Reverse MLB standings and the Mets' shot at a protected draft pick in 2014

The Mets chose Dominic Smith with their first-round pick in 2013. - Kirby Lee-USA TODAY Sports

With eleven games left in the season, the Mets are on the cusp of a protected pick in the 2014 MLB Draft.

Through 151 games, the Mets have a 68-83 record, the eighth-worst mark in baseball. Ideally, they'd have the inverse record, and this piece would be replaced by something about a potential playoff push.

Looking ahead, however, the Mets will likely need to spend some money in the free agent market to acquire better players. With David Wright and Jon Niese the only Mets guaranteed a contract next year, it seems like the 2013-14 offseason is as good a time as any for the Mets to start spending money on free agents again. But Major League Baseball's current draft pick compensation system could present a bit of a problem.

A team that signs a free agent who was given a qualifying offer—a one-year contract for the average of the top 125 salaries in baseball from the previous season—loses its first-round pick in next year's amateur draft and the draft pool money associated with that slot.

There's one other wrinkle, too, which cost the Mets their protected pick status last year: if a team fails to sign its first-round pick, it receives an extra first-round pick one slot below the original pick the following year. Luckily, none of the players selected with the top nine picks in 2013 went unsigned. The Blue Jays failed to sign their first-round pick, the tenth overall, and have the eleventh pick in the upcoming draft.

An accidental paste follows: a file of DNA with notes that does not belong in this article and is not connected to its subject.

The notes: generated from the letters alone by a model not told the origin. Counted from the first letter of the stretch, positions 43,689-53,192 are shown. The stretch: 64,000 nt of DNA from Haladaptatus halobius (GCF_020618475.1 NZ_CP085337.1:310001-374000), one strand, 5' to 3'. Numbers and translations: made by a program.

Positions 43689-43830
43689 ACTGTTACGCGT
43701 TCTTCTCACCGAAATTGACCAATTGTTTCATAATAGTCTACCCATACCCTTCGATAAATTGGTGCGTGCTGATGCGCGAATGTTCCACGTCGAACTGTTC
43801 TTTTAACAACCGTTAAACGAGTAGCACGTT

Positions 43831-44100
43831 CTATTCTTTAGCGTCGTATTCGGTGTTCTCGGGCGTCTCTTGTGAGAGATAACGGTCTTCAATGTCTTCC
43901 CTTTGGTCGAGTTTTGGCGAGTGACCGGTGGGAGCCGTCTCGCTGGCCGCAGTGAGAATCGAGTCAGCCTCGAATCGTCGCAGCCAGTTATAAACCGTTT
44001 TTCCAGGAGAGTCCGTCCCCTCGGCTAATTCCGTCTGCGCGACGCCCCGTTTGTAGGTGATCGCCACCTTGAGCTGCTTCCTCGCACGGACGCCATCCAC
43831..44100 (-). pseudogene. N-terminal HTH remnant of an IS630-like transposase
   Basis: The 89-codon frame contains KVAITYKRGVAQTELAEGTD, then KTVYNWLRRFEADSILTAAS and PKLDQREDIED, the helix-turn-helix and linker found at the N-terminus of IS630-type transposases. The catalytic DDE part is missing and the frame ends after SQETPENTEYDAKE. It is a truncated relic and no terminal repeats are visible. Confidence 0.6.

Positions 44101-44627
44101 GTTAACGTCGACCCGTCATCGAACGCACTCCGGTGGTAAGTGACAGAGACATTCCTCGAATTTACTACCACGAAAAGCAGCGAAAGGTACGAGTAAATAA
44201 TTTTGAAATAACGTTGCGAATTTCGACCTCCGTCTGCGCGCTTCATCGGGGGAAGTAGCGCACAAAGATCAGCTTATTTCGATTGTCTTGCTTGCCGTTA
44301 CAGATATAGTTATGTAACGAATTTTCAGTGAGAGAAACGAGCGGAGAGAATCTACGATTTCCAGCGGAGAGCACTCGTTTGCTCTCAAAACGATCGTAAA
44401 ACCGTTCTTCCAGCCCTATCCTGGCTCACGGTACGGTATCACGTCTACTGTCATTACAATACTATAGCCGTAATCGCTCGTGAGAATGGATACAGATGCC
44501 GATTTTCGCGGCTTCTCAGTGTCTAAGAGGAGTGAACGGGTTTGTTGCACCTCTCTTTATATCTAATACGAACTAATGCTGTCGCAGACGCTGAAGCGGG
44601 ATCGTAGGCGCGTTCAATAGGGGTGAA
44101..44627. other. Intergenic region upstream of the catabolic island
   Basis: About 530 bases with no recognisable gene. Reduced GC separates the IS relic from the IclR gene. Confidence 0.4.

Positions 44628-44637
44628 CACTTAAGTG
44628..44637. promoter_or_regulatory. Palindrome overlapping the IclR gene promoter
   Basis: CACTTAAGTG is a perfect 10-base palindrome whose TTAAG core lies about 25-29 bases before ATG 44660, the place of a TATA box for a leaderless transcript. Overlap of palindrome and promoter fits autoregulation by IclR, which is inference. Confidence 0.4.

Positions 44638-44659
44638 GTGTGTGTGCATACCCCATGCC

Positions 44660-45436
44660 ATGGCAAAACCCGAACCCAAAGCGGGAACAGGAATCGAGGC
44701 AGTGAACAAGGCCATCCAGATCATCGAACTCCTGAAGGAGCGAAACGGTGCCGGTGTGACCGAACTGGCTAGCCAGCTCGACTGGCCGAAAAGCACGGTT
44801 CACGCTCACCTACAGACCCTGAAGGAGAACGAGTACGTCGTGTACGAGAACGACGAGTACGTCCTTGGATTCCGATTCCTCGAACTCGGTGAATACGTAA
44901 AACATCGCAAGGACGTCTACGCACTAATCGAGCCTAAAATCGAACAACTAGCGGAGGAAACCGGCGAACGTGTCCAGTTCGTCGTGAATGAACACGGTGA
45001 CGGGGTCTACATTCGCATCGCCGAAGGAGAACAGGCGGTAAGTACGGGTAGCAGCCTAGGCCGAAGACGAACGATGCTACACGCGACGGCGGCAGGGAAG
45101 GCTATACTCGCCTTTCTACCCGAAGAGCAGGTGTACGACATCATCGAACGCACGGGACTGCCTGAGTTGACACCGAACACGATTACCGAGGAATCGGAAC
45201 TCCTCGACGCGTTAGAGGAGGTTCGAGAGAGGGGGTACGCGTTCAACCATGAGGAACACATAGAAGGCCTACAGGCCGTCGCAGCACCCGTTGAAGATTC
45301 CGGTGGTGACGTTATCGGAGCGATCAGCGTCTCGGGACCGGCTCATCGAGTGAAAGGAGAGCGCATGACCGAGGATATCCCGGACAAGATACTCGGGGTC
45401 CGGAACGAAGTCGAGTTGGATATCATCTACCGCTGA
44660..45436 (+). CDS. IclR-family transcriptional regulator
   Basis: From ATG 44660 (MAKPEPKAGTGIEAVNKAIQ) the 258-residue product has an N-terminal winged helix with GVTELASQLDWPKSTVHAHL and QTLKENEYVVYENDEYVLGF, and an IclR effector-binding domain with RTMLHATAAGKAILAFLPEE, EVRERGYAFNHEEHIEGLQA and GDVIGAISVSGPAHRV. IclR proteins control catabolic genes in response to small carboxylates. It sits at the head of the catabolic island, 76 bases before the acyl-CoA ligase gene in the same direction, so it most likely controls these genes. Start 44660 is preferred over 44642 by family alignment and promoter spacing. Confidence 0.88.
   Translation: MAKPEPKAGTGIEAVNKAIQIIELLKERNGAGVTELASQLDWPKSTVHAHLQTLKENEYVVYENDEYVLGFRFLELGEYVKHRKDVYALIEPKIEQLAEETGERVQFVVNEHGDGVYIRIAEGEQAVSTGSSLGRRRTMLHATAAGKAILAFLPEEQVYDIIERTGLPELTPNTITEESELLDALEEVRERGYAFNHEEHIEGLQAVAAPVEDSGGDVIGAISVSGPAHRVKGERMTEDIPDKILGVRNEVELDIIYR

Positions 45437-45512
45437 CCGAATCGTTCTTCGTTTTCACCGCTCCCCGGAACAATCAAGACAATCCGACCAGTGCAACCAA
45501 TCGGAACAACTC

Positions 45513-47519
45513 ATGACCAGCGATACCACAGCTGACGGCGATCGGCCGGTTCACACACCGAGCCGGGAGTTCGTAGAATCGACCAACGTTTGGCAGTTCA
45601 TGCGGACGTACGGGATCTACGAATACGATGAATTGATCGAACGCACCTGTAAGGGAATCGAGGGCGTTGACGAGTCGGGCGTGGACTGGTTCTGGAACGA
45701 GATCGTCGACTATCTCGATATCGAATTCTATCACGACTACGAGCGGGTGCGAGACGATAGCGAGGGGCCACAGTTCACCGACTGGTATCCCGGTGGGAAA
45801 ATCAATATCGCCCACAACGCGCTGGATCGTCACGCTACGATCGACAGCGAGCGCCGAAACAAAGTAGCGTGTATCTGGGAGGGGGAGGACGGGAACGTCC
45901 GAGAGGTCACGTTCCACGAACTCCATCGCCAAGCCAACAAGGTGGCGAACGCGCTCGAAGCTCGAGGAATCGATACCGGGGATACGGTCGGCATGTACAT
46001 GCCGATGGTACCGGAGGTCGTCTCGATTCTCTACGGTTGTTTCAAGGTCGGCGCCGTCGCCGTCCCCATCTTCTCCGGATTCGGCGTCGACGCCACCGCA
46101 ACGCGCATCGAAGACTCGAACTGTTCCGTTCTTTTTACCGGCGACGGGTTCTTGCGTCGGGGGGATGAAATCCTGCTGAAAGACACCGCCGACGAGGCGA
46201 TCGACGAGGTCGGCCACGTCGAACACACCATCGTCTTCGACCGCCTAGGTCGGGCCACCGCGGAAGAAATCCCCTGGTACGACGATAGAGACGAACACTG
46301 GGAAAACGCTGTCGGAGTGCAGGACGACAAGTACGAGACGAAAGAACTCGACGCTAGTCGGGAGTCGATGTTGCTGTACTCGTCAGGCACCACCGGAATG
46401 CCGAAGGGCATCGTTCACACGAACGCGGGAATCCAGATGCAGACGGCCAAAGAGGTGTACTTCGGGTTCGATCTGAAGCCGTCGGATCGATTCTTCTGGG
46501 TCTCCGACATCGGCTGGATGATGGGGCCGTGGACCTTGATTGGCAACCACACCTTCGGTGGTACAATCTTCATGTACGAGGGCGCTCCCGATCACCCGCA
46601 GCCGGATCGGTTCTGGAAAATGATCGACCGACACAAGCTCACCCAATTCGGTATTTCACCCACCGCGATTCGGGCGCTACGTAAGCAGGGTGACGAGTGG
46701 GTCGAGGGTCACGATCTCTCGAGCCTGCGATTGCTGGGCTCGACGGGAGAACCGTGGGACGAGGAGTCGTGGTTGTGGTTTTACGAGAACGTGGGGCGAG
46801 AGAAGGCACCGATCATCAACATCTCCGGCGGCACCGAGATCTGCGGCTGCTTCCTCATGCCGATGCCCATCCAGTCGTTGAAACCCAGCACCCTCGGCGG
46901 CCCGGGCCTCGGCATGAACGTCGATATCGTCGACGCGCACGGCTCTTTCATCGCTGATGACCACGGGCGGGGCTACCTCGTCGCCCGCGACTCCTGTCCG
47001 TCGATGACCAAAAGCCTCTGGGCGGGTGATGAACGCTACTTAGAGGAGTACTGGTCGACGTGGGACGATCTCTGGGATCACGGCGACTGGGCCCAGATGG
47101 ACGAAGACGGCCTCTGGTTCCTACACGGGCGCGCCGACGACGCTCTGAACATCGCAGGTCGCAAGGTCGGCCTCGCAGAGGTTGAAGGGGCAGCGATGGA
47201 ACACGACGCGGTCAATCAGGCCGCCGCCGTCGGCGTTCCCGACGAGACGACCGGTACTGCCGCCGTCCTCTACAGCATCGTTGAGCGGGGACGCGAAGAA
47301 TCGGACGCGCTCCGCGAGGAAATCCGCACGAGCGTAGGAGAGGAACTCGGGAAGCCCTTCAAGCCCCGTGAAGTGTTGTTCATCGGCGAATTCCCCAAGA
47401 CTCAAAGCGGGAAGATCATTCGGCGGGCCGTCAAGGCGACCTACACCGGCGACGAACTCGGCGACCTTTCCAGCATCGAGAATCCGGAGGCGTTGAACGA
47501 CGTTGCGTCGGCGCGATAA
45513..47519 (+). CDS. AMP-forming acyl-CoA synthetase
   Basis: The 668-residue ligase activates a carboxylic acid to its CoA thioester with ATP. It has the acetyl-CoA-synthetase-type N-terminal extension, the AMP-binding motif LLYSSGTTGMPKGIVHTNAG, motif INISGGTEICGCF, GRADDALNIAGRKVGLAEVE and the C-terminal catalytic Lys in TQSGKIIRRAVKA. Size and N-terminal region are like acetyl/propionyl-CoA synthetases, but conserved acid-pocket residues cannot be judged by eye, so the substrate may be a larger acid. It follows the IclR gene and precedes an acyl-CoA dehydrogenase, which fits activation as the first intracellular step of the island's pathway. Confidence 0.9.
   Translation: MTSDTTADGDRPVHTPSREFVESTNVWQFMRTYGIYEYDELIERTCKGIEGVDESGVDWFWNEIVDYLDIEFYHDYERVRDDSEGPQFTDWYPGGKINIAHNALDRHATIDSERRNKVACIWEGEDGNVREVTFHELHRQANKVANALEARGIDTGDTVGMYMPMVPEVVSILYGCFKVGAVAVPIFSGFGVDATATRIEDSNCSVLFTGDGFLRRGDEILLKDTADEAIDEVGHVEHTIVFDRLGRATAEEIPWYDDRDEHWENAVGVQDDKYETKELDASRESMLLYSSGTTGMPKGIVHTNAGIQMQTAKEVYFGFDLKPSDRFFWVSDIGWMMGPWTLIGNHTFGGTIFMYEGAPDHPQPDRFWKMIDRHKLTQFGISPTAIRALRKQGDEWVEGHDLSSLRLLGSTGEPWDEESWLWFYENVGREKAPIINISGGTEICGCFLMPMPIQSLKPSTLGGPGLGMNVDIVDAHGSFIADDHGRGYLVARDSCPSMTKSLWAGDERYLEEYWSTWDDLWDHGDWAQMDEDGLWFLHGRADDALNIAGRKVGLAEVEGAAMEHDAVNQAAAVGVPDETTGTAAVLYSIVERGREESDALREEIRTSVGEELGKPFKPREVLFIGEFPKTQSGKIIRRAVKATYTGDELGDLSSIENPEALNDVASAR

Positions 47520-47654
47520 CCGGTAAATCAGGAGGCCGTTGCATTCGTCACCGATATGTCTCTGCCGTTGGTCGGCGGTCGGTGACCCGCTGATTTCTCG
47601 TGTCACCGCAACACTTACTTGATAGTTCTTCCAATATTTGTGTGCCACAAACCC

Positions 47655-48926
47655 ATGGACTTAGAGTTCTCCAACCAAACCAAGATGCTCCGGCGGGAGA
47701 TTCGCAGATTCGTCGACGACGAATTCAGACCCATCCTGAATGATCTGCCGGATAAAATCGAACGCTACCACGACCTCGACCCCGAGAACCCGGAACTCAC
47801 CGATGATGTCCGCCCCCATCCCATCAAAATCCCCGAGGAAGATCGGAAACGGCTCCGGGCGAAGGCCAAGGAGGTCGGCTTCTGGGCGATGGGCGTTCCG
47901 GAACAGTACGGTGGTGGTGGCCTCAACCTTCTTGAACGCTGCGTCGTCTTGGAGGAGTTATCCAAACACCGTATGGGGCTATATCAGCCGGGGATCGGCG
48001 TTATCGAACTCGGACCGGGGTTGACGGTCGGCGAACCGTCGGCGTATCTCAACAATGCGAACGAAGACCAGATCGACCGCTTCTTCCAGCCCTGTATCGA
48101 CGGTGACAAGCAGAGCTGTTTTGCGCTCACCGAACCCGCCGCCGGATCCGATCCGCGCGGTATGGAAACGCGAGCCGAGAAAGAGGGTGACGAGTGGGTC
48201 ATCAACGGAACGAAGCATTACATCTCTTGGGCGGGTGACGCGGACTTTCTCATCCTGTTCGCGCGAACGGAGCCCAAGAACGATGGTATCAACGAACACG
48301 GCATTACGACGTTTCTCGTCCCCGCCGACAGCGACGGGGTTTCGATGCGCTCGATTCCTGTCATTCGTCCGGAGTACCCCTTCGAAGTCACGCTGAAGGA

Here, then, are the reverse standings, which include a "GB" column indicative of the number of games a team is "behind" the Astros, who have all but locked up the first pick. Ties are broken by 2012 record, which is why, for instance, the Giants are below the Blue Jays here.

1 Houston Astros 50 101 .331 --
2 Miami Marlins 56 96 .368 5.5
3 Chicago White Sox 59 92 .391 9.0
4 Chicago Cubs 63 89 .414 12.5
5 Minnesota Twins 65 86 .430 15.0
6 Seattle Mariners 67 84 .444 17.0
7 New York Mets 68 83 .450 18.0
8 Milwaukee Brewers 68 83 .450 18.0
9 Colorado Rockies 69 84 .451 18.0
10 Toronto Blue Jays 69 82 .457 19.0
** Unprotected Picks Below ** ** *** **
11 San Francisco Giants 69 82 .457 19.0
12 Philadelphia Phillies 71 81 .467 20.5
13 San Diego Padres 71 80 .470 21.0
14 Los Angeles Angels 74 78 .487 23.5
15 Arizona Diamondbacks 77 73 .513 27.5
16 Kansas City Royals 80 72 .526 29.5
17 New York Yankees 80 72 .526 29.5
18 Washington Nationals 81 71 .533 30.5
19 Baltimore Orioles 81 70 .536 31.0
20 Cleveland Indians 82 70 .539 31.5
21 Texas Rangers 82 68 .547 32.5
22 Tampa Bay Rays 83 68 .550 33.0
23 Pittsburgh Pirates 87 66 .569 36.0
24 Los Angeles Dodgers 86 65 .570 36.0
25 Cincinnati Reds 86 65 .570 36.0
26 Detroit Tigers 88 63 .583 38.0
27 St. Louis Cardinals 89 63 .586 38.5
28 Oakland Athletics 89 63 .586 38.5
29 Atlanta Braves 90 62 .592 39.5
30 Boston Red Sox 92 61 .601 41.0

Reverse standings through September 18, 2013.

If the Mets spend money on free agents this winter—which is certainly no guarantee—they'll be in a more flexible position if they stay within the bottom ten. If they have a protected pick and sign a free agent who was given a qualifying offer, they will still lose a draft pick next year, but the first pick they would lose would be a second-round pick, which isn't nearly as significant as a first-rounder. That doesn't mean you should root against the Mets on a game-by-game basis, but if and when they do lose, there's at least some consolation involved.

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